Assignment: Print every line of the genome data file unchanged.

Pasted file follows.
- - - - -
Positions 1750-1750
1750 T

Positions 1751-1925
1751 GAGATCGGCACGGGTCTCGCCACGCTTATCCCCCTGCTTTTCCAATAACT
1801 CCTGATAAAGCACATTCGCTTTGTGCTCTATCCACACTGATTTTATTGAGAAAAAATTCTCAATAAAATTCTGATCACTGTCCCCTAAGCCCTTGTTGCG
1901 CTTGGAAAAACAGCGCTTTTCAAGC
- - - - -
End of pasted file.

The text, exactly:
Positions 1750-1750
1750 T

Positions 1751-1925
1751 GAGATCGGCACGGGTCTCGCCACGCTTATCCCCCTGCTTTTCCAATAACT
1801 CCTGATAAAGCACATTCGCTTTGTGCTCTATCCACACTGATTTTATTGAGAAAAAATTCTCAATAAAATTCTGATCACTGTCCCCTAAGCCCTTGTTGCG
1901 CTTGGAAAAACAGCGCTTTTCAAGC